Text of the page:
Found object on a plinth
30 x 50 x 40 cms

An object that resembles a smoking pipe found and displayed by the artist in reference to Magritte & Duchamp.

This readymade was found by the artist; a u-bend from a drain, a transition point between private and public waste disposal. The seal to prevent contamination of smells and germs between the individual and civic pace, the shape is also reminiscent of a toilet bowl or the philosopher’s tobacco pipe. The male accessory of traditional patriarchal values displayed as a decrepit old tube.



  • Redundancy of Symbolism - Charlie Porter SHOW

    Redundancy of Symbolism - Charlie Porter

    Redundancy is the hidden downfall of symbolism. Of their moment, an object can seem so symbolic that to possess it in an act of self-definition. But once that item becomes obsolete itself, its symbolism disappears. Indeed the absence of relevancy can then have a negative mirroring effect on its symbolism, as if to balance out its previous power with impotency. Before smaller cars became desirable as well as worthy, oversized vehicles were loaded with a phallic symbolism so blatant that all hoped that the reality was, “big car, small dick”. Nowadays, big cars are so impractical that its “big car, not even worth having an opinion about”.

    It means that symbolism has an inbuilt nostalgia about it, especially as western culture speeds up. For much of the twentieth century, items had purpose and longevity that allowed symbolistic meaning to gather round them. Its seems the mission of the 21st century to shed life of the unnecessary. It may sound weird to state that of such a materialistic times, but it also seems true: we may buy more stuff, but the sheer volume of what we buy makes us care less about what we then own. If we don’t

    care about something, if we don’t associate ourselves with it, then symbolism cannot build up.

    This is particularly true of a man and his possessions. The male wardrobe, as well as a man’s bits and bobs, were both part of an outfit and also symbols of stature, intelligence and also physical endowment. It was once the case that a pipe, a cane or a bowler hat were loaded with symbolism about a man’s wealth and prowess. The secondary message of male stuff was overt enough for René Magritte to abuse it in “Ceci N’est Pas Une Pipe” as part of the series The Treachery of Images. Magritte was a young man at the time, and his image that mocks the pipe came at a time when speech was entering cinema and the cigarette began to be marketed through movies, intentionally or not, as the modern way to smoke. By the late 1920s, the pipe was losing its symbolism of virility and contemplation, to eventually be replaced with ones of fustiness and even thought-avoidance. To sit with a pipe in modern day life is to pretend that everything is how it once was, and therefore is to avoid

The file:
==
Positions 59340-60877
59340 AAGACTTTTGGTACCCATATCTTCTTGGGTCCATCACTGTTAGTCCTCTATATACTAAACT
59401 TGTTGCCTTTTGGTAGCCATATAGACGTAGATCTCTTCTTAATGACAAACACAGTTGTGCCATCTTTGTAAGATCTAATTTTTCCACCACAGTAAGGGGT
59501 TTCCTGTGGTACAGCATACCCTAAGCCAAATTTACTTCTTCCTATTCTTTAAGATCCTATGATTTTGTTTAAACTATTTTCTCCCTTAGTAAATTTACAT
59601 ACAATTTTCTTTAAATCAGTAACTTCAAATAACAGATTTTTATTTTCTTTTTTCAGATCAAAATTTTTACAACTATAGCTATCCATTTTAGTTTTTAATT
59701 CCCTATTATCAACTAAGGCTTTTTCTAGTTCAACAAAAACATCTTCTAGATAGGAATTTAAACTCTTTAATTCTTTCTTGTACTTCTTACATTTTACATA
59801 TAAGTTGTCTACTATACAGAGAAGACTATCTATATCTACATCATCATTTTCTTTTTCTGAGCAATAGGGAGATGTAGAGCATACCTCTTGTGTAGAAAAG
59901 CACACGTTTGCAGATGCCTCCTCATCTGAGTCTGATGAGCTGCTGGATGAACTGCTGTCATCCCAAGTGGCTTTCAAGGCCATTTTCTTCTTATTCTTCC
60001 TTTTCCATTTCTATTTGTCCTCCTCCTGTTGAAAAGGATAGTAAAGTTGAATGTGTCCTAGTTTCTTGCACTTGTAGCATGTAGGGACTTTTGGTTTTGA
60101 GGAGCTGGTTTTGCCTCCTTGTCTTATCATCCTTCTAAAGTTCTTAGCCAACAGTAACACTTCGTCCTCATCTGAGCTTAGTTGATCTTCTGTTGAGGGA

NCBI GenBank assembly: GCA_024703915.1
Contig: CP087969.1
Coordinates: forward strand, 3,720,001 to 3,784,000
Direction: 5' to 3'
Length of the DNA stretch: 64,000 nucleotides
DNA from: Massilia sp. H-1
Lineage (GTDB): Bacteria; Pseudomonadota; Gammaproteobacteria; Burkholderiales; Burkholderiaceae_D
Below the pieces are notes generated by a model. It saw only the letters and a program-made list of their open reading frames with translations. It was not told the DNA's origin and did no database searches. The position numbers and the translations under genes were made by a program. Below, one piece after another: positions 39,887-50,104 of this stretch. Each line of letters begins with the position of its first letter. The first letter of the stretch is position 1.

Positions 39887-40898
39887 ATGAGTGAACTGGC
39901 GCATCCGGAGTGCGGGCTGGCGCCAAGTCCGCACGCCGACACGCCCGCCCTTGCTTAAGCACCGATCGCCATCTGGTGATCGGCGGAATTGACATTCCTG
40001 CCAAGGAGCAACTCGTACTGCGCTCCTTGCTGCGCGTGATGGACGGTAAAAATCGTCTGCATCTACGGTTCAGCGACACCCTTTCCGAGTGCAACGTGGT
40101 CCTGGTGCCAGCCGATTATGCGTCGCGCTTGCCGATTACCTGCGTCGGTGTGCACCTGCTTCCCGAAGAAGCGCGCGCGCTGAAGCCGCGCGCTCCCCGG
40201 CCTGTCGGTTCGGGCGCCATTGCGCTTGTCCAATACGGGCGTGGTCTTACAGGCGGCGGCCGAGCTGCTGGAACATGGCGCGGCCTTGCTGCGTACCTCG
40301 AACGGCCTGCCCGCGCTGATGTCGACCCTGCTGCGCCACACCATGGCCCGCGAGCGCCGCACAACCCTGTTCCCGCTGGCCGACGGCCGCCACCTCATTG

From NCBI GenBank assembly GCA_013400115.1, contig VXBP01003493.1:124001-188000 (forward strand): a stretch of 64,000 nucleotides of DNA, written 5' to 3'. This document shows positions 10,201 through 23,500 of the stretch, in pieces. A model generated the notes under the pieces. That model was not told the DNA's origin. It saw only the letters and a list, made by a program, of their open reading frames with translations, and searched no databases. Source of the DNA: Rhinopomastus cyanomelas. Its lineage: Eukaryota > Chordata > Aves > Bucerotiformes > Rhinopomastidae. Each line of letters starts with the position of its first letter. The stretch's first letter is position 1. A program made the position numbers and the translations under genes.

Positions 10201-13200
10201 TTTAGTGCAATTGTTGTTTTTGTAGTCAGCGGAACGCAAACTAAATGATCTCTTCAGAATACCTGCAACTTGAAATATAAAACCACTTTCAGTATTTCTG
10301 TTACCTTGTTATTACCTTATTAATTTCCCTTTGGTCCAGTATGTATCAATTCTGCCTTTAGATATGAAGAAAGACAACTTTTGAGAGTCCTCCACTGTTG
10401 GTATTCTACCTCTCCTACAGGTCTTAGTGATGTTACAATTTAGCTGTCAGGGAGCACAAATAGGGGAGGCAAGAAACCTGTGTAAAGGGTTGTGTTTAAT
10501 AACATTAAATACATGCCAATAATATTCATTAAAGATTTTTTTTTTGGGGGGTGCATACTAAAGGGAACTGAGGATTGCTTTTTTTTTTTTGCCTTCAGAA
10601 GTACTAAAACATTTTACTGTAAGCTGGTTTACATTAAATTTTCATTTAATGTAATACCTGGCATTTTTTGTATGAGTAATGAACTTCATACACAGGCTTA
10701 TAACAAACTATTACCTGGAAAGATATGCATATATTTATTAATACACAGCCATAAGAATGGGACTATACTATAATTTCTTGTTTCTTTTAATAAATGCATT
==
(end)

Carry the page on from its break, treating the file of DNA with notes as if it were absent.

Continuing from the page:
having to deal with life as it is.

    I am talking here about symbolism of a pipe rather than the use of a pipe itself. I have a strange relationship with pipes that makes this distinction seem important. Until the late eighties, my father smoked a pipe, about which I loaded with no symbolism - I just wished he didn’t do it. I was never attracted to smoking as a child, and have only ever tried a cigarette once, in my late twenties, when a friend asked me to hold hers when we were in a club (this was pre-smoking ban) while she was doing her shoe-lace up, and while she was bent down I figured I may as well bring it to my lips to see what it tasted like. To me, that late on in life, it was like a MacDonalds - entirely ineffectual.

    At the time, I never considered my father’s use of a pipe as odd, outlandish or even self-indulgent, as he didn’t use a pipe as some sort of urban fashion statement - we lived in the country, our family life was fairly isolated, and that was just his preferred way of taking

    in tobacco. Neither of my parents engaged in pop - his preference in particular was for jazz, and I presumed his acceptance of the pipe came from there. Also, his father had smoked a pipe, and I remember a photograph of them both proud with pipes in their mouths, my father a young man.

    I didn’t like my father smoking, and would probably have liked him smoking cigarettes even less. He gave up after he suffered a heart attack in the mid-eighties, the pipe soon forgotten, by me at least, as part of his daily make-up. My father is a painter, and is alone for prolonged periods, working. He has managed to do so just as well without his pipe. Smoking being an aid to contemplation is probably just an excuse conjured by smokers to justify their habit. The mind focuses very well on its own.

    To me, as a child and teenager, the pipe had no symbolism - using it was just what my father did. This might be because he smoked a pipe removed from a context that would imbibe it with such symbolism. Maybe also by this point the pipe was obsolete in popular